Even so I could not help notice the bold headlines that my wine merchant threw at me with this wine - headlines of high praise from respected wine critics for a Riesling that does not even follow the "single vineyard" paradigm. Because of the quality of the previous vintages I was confident it would be good, but would the hype spoil my enjoyment when I would not be quite blown away?
I sometimes think that I could, at some time in the distant future, grow conservative. I would remove myself to the country, improve my tax evasion skills and shake my head at the foolishness of do-gooders, environmentalists and labour unions. "They grow good people in our small towns", I would drawl, in the manner of an American republican. But since, for the time being, I'm a European left-leaning, city-dwelling, wine-sipping intellectual (of sorts), I'll have to amend this to the factually indisputable "they grow good wines in our small towns". Baden's out-of-the-way Markgräflerland region, covered for the Wine Rambler by Simon Jones, is the place to go if you want to celebrate small town life. But, far from conservative, it's actually frightfully progressive and reforming when it comes to tackling wine quality. And they grow not only good winemakers, but a speciality: The Gutedel grape, known as Chasselas in Switzerland.
These fresh, light, softly fruited whites can come over a touch boring, but then, they come so invitingly priced that you can afford to taste yourself through a couple before you find one that tickles your palate. I got lucky at the small winery run by the Brenneisen family:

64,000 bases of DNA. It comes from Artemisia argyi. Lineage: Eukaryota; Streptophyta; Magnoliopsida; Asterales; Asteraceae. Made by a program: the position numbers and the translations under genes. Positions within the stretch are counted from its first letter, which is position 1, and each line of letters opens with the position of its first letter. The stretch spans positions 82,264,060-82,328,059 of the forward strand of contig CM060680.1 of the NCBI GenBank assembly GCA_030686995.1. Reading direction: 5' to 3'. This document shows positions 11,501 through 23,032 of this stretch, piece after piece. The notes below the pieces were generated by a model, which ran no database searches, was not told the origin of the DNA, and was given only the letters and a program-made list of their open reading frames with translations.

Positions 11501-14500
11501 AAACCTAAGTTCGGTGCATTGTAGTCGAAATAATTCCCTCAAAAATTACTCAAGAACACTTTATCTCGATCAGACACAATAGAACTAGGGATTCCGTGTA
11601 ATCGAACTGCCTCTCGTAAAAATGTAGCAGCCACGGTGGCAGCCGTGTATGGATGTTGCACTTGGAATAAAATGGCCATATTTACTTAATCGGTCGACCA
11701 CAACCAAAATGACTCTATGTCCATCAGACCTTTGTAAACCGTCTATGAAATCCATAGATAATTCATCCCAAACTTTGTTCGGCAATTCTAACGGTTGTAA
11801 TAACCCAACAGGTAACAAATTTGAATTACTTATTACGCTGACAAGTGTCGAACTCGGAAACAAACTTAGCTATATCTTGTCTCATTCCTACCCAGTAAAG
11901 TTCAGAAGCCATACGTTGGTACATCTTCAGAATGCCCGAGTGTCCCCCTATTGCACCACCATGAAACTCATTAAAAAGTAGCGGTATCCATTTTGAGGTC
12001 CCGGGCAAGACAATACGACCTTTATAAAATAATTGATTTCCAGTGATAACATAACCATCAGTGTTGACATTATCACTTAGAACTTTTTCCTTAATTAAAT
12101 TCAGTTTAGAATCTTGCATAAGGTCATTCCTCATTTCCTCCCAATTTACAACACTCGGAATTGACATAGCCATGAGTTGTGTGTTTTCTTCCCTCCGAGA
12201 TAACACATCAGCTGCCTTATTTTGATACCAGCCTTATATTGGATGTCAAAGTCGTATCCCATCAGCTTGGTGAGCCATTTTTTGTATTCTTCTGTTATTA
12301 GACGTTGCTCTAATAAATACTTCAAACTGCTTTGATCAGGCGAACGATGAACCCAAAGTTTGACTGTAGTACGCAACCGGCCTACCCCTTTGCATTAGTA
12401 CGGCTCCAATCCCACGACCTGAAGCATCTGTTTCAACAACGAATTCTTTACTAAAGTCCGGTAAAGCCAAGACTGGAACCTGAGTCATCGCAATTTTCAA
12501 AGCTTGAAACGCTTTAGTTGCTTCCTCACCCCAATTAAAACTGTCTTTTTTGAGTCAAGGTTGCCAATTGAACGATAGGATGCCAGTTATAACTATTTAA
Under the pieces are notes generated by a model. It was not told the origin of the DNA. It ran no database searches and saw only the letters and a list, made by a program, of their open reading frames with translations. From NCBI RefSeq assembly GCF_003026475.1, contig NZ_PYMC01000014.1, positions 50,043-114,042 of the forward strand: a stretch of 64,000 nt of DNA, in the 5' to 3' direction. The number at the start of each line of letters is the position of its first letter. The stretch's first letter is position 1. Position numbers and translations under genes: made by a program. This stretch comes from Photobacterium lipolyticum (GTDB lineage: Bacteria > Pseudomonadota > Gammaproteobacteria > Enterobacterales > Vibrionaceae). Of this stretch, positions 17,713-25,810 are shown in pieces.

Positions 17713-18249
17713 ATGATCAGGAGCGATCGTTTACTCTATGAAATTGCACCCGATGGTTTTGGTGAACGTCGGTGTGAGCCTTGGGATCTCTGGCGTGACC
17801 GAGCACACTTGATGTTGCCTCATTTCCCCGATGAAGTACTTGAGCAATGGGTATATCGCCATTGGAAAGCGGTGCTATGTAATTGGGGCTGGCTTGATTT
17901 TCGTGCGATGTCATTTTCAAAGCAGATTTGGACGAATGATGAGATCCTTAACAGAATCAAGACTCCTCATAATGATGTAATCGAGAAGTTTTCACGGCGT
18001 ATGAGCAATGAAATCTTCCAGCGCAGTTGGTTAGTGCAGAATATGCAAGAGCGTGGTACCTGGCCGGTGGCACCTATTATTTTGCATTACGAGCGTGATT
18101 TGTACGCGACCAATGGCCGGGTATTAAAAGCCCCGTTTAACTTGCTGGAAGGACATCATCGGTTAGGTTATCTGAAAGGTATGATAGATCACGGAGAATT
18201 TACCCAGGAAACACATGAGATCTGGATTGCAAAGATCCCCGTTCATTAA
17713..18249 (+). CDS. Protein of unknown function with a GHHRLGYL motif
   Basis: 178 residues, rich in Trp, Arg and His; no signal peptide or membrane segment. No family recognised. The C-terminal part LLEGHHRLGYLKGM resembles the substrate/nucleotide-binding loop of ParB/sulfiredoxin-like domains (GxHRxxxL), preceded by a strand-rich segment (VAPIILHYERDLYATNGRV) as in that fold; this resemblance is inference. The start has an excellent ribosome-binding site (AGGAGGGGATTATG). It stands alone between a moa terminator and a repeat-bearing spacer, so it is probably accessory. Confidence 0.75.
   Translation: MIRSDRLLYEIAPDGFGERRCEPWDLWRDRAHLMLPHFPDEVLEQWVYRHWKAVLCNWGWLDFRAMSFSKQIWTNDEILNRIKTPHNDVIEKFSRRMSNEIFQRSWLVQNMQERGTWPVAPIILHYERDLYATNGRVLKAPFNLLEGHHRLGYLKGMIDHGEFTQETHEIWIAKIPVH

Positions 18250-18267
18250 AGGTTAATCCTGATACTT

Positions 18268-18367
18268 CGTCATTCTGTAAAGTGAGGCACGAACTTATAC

This is the season to write about summer wines. You have to dig up something fresh and light and go on about how well it would go with a garden party or that fresh, light food we all enjoy under the blazing heat. It will either be a light white wine or a rosé that even those who dislike rosé will enjoy as it goes so well with summer. I am having none of that, and for two reasons. First of all there is no summer in London - as I am writing this post the wettest June in history is behind us and water is pouring down outside Wine Rambler London HQ into a wet and cold July.
More importantly perhaps the category "summer wine" would be unfair to a wine that is much more than just an accessory to the hot season. IF there was such a thing as a hot season in London of course.
Andreas Durst likes his photography natural, but stylish. And, not being one to be taken in by glossy surfaces and wines that wear a lot of make-up, as it were, Andreas Durst likes his own wines straight and clear. So when he makes a rosé, it's no surprise that it doesn't turn out all fruity and sweet.
It usually takes some convincing to get continental folk to accept that English sparkling wines are not only drinkable, but can be quite excellent. But since we already know that, we hold them to a higher standard than most other German wine drinkers probably would. It is from this fairly lofty perspective, and only from there, that this one disappointed us somewhat when it was soundly beaten by a French sparkler costing less than half in this mildly humiliating Wine Rambler blind tasting.
As the wine review I posted on Good Friday revealed a lack of spiritual cohesiveness with regards to what an appropriate wine for Easter should feel like, I have decided to play it safe on Easter Monday. Rheingau winery Ankermühle have moved away from the usual German approach of confusing customers with long and unpronounceable vineyard names and instead use snappy ones like "Jungfer" (spinster), "Maria" and "Hölle" (hell) - or today's Gabriel.